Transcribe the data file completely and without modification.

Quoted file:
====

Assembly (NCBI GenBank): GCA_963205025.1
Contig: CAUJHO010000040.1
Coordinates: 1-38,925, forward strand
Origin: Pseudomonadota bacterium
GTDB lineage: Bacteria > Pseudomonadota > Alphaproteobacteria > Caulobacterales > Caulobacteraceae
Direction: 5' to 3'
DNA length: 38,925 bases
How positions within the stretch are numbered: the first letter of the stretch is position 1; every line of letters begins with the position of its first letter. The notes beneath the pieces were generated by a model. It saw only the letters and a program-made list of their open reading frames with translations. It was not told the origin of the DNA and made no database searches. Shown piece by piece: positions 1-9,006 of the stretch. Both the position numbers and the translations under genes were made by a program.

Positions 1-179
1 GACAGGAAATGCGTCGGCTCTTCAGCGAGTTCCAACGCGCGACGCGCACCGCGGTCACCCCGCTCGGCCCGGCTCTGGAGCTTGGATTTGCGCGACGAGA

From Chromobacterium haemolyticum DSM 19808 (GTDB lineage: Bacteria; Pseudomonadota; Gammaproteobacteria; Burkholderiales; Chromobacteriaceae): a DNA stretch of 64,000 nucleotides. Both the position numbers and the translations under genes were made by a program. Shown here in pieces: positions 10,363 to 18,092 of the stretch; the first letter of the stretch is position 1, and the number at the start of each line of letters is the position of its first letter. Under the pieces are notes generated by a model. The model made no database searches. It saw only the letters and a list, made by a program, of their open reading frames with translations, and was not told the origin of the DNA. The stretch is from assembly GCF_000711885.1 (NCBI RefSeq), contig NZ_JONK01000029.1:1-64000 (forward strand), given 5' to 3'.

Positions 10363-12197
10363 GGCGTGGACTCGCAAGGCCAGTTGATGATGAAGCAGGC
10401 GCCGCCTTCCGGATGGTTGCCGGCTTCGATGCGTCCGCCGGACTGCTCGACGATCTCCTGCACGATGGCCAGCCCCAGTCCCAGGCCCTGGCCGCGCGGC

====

Assembly (NCBI GenBank): GCA_963205025.1
Contig: CAUJHO010000040.1
Coordinates: 1-38,925, forward strand
Origin: Pseudomonadota bacterium
GTDB lineage: Bacteria > Pseudomonadota > Alphaproteobacteria > Caulobacterales > Caulobacteraceae
Direction: 5' to 3'
DNA length: 38,925 bases
How positions within the stretch are numbered: the first letter of the stretch is position 1; every line of letters begins with the position of its first letter. The notes beneath the pieces were generated by a model. It saw only the letters and a program-made list of their open reading frames with translations. It was not told the origin of the DNA and made no database searches. Shown piece by piece: positions 1-9,006 of the stretch. Both the position numbers and the translations under genes were made by a program.

Positions 1-179
1 GACAGGAAATGCGTCGGCTCTTCAGCGAGTTCCAACGCGCGACGCGCACCGCGGTCACCCCGCTCGGCCCGGCTCTGGAGCTTGGATTTGCGCGACGAGA

From Chromobacterium haemolyticum DSM 19808 (GTDB lineage: Bacteria; Pseudomonadota; Gammaproteobacteria; Burkholderiales; Chromobacteriaceae): a DNA stretch of 64,000 nucleotides. Both the position numbers and the translations under genes were made by a program. Shown here in pieces: positions 10,363 to 18,092 of the stretch; the first letter of the stretch is position 1, and the number at the start of each line of letters is the position of its first letter. Under the pieces are notes generated by a model. The model made no database searches. It saw only the letters and a list, made by a program, of their open reading frames with translations, and was not told the origin of the DNA. The stretch is from assembly GCF_000711885.1 (NCBI RefSeq), contig NZ_JONK01000029.1:1-64000 (forward strand), given 5' to 3'.

Positions 10363-12197
10363 GGCGTGGACTCGCAAGGCCAGTTGATGATGAAGCAGGC
10401 GCCGCCTTCCGGATGGTTGCCGGCTTCGATGCGTCCGCCGGACTGCTCGACGATCTCCTGCACGATGGCCAGCCCCAGTCCCAGGCCCTGGCCGCGCGGC